Shira Ruderman: Show With Actions, Not Just Words

Editor’s Note: This interview in our Feminist Giving IRL series features Shira Ruderman, Executive Director of the Ruderman Family Foundation, a private family foundation that invests in three primary areas of focus: advocating for and advancing the inclusion of people with disabilities throughout our society, strengthening the relationship between Israel and the American Jewish community, and modeling the practice of strategic philanthropy worldwide.

Shira Ruderman is the Executive Director of the Ruderman Family Foundation. (Image Credit: Ruderman Family Foundation)

1. What do you wish you had known when you started out in your profession?

I wish I knew philanthropy is a life journey that you cannot get separated from. I view it like parenthood, you learn as you go. Philanthropy makes you recognize your passions, skills, views on life.

I’ve gained an understanding for how wide the world of philanthropy really is, for how much more impactful philanthropy can be compared to how society perceives it, and for the complexity of the work and professionalism required to undertake it.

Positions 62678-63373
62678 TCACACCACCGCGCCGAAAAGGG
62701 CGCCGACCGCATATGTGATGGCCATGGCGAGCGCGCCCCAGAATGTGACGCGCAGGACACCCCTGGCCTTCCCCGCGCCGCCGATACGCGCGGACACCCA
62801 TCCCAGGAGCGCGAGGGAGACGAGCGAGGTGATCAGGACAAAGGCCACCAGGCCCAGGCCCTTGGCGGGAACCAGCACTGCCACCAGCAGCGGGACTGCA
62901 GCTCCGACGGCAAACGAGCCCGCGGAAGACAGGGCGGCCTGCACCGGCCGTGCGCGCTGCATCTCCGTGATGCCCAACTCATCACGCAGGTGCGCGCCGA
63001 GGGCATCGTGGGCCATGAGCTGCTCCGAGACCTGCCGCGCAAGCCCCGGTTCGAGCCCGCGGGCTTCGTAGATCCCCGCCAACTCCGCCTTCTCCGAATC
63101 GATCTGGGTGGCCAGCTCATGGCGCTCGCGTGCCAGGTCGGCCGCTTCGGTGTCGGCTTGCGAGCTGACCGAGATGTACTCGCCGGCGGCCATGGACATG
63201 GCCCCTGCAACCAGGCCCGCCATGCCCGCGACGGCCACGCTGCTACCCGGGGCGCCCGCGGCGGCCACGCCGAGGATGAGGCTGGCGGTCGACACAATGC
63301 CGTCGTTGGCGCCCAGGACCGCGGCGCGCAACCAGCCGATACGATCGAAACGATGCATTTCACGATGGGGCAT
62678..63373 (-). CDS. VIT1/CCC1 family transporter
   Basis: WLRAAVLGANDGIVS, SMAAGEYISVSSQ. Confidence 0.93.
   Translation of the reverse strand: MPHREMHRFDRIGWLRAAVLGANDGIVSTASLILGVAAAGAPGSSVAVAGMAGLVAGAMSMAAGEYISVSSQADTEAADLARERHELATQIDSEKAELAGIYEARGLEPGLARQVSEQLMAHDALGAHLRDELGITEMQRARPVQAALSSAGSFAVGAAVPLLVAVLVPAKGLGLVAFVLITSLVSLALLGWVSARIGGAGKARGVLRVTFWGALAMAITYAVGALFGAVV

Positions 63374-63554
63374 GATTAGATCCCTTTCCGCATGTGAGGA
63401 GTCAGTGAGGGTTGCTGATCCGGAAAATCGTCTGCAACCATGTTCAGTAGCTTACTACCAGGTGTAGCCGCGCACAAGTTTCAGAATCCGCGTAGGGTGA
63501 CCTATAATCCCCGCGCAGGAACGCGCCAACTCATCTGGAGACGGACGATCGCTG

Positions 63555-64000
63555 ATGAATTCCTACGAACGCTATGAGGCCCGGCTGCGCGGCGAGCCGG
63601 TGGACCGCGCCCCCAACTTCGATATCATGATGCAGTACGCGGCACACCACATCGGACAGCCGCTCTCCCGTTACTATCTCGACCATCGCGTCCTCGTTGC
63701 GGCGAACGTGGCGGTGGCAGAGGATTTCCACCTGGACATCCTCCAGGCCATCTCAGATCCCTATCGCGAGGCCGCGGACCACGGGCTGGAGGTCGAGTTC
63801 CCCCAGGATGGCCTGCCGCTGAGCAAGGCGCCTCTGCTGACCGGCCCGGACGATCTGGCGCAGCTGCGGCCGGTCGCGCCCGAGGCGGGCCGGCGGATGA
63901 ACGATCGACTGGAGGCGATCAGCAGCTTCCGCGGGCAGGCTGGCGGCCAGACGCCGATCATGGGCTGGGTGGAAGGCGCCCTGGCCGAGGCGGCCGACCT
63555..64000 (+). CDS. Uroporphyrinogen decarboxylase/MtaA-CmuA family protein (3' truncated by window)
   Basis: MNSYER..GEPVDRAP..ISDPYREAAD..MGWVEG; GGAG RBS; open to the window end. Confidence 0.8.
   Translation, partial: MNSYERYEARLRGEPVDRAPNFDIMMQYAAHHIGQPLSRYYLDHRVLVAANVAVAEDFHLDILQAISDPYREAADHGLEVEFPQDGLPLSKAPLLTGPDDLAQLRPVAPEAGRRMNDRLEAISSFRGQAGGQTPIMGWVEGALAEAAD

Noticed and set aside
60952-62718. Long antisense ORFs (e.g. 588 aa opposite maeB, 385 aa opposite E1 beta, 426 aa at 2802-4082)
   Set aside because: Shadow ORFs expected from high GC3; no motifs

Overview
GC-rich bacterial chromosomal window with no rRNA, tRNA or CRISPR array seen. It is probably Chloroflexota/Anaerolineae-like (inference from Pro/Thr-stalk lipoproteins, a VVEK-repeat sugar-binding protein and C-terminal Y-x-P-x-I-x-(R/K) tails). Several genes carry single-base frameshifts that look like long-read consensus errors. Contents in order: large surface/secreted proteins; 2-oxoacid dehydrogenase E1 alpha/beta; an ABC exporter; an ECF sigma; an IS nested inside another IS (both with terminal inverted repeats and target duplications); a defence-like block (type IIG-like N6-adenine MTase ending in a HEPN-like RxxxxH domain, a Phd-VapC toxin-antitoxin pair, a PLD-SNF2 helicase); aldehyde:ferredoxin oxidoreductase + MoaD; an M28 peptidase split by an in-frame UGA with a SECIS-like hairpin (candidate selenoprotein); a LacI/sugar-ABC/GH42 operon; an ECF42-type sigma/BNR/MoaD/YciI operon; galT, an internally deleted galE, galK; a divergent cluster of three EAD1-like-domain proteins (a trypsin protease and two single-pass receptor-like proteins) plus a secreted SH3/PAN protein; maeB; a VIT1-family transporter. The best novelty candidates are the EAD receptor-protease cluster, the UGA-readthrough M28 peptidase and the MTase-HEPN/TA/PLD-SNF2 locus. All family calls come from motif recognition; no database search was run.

2. What is your current greatest professional challenge?

The challenges I face are divided among few aspects: family harmony, family legacy, operational as an executive, and keeping balance and separation between my professional and personal life.

On the professional side, the primary challenge is to keep identifying the right issues and right partnerships that will yield the greatest results and impact. It’s hard work. How do you master the art of constantly evaluating what area of need is most important and meaningful for society? How do you make philanthropy relevant and create practices that people will believe in? How do you do good and do it well?

Regarding the family aspect — how do we keep three generations engaged, how do we do that in a way that makes everyone feel valued, what is our legacy, and how do we pass it on for our kids?

These two challenges — the family and professional aspects — live side by side, and I cannot disconnect them. At the same time, they don’t compete with each other.

3. What inspires you most about your work?

That it’s never enough. That I can always do more and better. That as much as my days are long and complex, I am not getting tired of my “job” as people expect me to be. That I constantly find myself thinking, dreaming. I meet a lot of interesting and talented people. I wake up every day and feel lucky to be doing what I’m doing. I’m not going to work; the work is part of who I am, and this keeps me on my toes.

It’s also about the impact of the work itself and the opportunity to exceed everyone’s expectations. Most things the Foundation has done through partnerships, advocacy, internal programs, and beyond, started as our ideas and most people did not believe in them. This motivated me and us, as a Foundation, to prove them wrong and to accomplish our goals.